Wednesday, June 22 2022

I didn’t think I was going to write another column on abortion, at least not so soon. But I find that I have to, because I see too many people of various persuasions acting as if abortion is an easy matter, and it is not.

For me, and for many others, what makes the question difficult is the recognition that at some point in pregnancy we are talking about two lives, not one.

There is of course the future mother. And then there is the unborn child. But when does a fertilized egg become a child, a residing human being but a separate life from the woman who carries it?

This is the difficult part. I acknowledge and respect the view that “life begins at conception” (more on that below). But I don’t share it, nor apparently (if the polls are at all reliable) most Americans. Most of us believe that there is a window of time after conception during which the fetus is not advanced enough for its removal to take a human life, and therefore abortion should be allowed.

But when does this window close? Tennessee passed a law a few years ago banning abortion after a fetal heartbeat is detected, six to eight weeks after conception. It’s a defensible position, but I’m not sure it’s the best reference. At around 20 weeks, the fetus, according to studies, may experience pain, and modern ultrasound technology shows that soon after, the developing child appears “human”. At that point, I’m convinced. We are talking about two lives, not one.

A related question is whether there should be exceptions to the deadline. What to do if a pregnant woman has been raped? What if pregnancy is the product of incest? And if such exceptions are provided, how long do they last? Another 10 weeks? Twenty? Until birth? In cases where the pregnancy endangers the life of the future mother, even the last date seems appropriate.

These are difficult questions. But their very difficulty demands that they be addressed, debated if necessary, and the reasons for the provisions dealing with them explained. If the Supreme Court acts on the leaked draft opinion that overturns Roe v. Wade and Casey v. Planned Parenthood, these issues will be referred to the state legislatures, which, as I explained in a recent column, are the best place to resolve them. than the federal courts.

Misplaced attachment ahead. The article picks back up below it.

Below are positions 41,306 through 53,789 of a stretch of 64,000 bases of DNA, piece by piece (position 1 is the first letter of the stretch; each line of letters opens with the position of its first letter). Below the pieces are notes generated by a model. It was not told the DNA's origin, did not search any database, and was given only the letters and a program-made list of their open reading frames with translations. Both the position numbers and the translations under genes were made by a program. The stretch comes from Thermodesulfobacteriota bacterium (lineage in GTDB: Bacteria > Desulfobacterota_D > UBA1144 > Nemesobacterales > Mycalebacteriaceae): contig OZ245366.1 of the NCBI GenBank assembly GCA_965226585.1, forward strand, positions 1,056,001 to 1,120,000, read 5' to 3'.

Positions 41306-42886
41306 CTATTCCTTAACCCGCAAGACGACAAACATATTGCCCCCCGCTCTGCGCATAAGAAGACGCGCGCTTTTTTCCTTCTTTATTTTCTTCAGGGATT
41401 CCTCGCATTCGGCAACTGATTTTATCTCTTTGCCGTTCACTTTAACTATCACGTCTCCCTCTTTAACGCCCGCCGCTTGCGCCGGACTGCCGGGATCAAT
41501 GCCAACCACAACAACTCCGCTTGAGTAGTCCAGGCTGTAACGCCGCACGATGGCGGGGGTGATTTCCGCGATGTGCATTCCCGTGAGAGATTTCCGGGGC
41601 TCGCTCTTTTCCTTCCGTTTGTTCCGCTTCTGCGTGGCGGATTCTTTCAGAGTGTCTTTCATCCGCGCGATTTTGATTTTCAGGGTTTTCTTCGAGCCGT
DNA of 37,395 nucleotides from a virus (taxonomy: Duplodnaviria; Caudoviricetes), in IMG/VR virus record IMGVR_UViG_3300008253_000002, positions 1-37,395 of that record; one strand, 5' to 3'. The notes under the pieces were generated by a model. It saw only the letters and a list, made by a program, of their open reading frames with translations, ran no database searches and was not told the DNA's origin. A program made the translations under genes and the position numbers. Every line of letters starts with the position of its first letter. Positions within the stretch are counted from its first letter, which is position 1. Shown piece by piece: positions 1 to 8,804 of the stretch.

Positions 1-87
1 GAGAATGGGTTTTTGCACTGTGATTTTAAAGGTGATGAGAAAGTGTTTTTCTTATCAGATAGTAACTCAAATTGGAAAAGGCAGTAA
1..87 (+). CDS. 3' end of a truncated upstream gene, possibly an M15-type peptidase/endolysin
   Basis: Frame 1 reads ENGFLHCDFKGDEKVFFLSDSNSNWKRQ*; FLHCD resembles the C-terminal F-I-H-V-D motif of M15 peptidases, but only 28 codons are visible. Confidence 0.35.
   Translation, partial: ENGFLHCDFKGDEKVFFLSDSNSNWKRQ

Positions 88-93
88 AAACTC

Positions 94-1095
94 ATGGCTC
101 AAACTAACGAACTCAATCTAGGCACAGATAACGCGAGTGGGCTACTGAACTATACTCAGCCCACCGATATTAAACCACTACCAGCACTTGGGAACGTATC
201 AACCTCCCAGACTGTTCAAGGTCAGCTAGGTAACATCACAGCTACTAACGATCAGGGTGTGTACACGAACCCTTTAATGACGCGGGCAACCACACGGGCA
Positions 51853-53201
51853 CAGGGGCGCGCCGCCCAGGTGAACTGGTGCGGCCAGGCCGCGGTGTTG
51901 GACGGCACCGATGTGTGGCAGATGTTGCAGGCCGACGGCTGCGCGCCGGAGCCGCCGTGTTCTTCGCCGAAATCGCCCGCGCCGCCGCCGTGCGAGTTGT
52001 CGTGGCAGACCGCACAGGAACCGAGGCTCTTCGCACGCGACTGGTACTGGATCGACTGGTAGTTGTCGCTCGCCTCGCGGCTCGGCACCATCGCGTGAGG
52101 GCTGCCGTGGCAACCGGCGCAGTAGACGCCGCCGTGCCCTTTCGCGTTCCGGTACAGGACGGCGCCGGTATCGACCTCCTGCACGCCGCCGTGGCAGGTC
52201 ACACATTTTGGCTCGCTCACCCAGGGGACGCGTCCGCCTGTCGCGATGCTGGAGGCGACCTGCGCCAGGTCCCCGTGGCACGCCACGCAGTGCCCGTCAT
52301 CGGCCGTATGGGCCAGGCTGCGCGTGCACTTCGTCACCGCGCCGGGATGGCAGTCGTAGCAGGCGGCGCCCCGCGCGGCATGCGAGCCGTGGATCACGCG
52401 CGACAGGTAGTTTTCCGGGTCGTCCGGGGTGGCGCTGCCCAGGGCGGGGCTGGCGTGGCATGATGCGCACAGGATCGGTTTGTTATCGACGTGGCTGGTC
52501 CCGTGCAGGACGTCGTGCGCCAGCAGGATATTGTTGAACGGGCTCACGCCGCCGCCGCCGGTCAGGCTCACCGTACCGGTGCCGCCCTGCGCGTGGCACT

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Tennessee has already addressed them. In 2020, the legislature passed a “trigger law” which provides that, 30 days after the publication of a notice revoking Roe and Casey, the law will take effect. The law makes performing an abortion a Class C felony in all cases, except when necessary to save the life or physical health of the pregnant woman.

There are no other exceptions. There is no “choice window”. No provision for cases of rape or incest. The law endorses the idea that life begins at conception without reservation. And I think that’s going too far.

Now, no one has hidden the law of 2020. Its passage has been duly reported. But I don’t think most of us paid much attention to it. I confess that I was not. Frankly, no one expected a Casey and Roe overthrow. But if we get that result from the Supreme Court, I think the law should be reviewed.

Now let’s look at the other extreme. Just last week, 49 U.S. senators, including all Democrats except Joe Manchin, voted for a bill that went far beyond Roe and Casey’s actual holdings.

Under the pretext of protecting women’s health, it would have prohibited any regulation of abortion during the first two trimesters, with exceptions so broad that abortion would be protected until the moment of birth. This would have made it a crime for a doctor to refuse to perform an abortion for reasons of conscience. The law would have been imposed on the whole nation.

And it’s too extreme too. In the photographs of the protests against the Supreme Court’s ruling, I saw signs saying, “Abortion is health care.” This is usually not the case. Studies show that most abortions in this country are not related to health problems, but “elective”.

We are often told to “follow the science”. Science tells us that abortion affects two lives, not one, at any given time. That determining this point is difficult does not mean that we do not have to.

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